Like inflation and earnings per share enhancement, mergers of equals are back from the dead. Recent deals presented under this label include Alcatel-Lucent, Suez-Gaz de France, Alliance Unichem-Boots, New York Stock Exchange-Euronext and Abertis-Autostrada. The traditional view of capital markets was that mergers of equals were disguised takeovers. Presenting deals as “pooling of interests” had two merits. It protected egos and in the US, until 1999, avoided goodwill amortisation, which dented reported earnings. A superficial solution to two superficial problems, then, but one that was surprisingly popular. In 1998 mergers of equals represented 17 per cent of global deal volumes, according to Dealogic.
It is still right to be sceptical. Few today refer to AOL Time Warner or Morgan Stanley Dean Witter. Europe’s largest car maker is still called DaimlerChrysler, but its former chairman, Jürgen Schrempp, has subsequently said the deal’s presentation partly reflected “psychological” factors. Mergers of equals have recovered to account for 7 per cent of global deal volumes so far in 2006. But their inequality looks enduring. Of the 10 biggest combinations announced since 2004, nine are identifiably takeovers. The exception is Alcatel-Lucent. The French company will contribute 60 per cent of the combined entity’s equity but the board and two senior management posts are equally split.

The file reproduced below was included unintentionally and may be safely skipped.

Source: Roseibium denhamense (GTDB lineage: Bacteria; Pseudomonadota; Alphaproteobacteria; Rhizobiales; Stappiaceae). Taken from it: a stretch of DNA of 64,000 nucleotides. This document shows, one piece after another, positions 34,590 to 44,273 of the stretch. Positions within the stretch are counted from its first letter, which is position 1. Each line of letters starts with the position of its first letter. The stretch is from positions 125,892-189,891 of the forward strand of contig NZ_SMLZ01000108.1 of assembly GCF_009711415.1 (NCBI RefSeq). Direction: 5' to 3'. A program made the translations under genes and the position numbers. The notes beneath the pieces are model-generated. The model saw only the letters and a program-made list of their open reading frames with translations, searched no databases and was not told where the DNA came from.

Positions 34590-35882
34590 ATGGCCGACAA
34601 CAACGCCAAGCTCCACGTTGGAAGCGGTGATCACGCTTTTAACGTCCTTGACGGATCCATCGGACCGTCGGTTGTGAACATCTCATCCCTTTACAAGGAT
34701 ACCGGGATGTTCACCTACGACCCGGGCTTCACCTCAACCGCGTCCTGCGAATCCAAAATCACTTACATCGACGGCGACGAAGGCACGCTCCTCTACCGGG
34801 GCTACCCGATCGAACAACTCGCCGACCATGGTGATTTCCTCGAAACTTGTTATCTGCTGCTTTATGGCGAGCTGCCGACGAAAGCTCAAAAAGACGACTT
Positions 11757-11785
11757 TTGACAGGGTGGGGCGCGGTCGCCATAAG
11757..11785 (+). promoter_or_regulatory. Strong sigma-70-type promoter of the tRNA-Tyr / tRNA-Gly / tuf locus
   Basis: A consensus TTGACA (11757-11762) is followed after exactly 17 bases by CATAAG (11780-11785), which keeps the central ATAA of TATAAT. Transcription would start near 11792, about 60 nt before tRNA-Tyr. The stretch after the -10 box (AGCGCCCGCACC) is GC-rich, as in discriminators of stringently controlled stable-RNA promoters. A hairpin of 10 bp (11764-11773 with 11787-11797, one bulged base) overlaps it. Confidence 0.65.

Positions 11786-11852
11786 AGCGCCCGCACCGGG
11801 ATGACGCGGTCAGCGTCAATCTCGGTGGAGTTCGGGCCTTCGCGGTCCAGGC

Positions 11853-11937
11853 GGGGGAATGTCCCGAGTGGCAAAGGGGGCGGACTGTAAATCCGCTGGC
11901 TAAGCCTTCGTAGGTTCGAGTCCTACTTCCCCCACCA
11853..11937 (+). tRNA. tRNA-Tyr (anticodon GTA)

Should shareholders care? Mergers of equals can lead to dysfunctional office politics, but straight takeovers often do too. The key risk is that the managers of the target accept a lower premium to protect their own positions. American academic Julie Wulf has found some statistical evidence that this may be the case. Still, with the important caveat that negotiators must extract potential partners’ best offers, shareholders should not be dogmatic. If their share of a merger’s synergies is worth more than the premium an outright purchaser might offer, they should accept the deal – whatever it is called.
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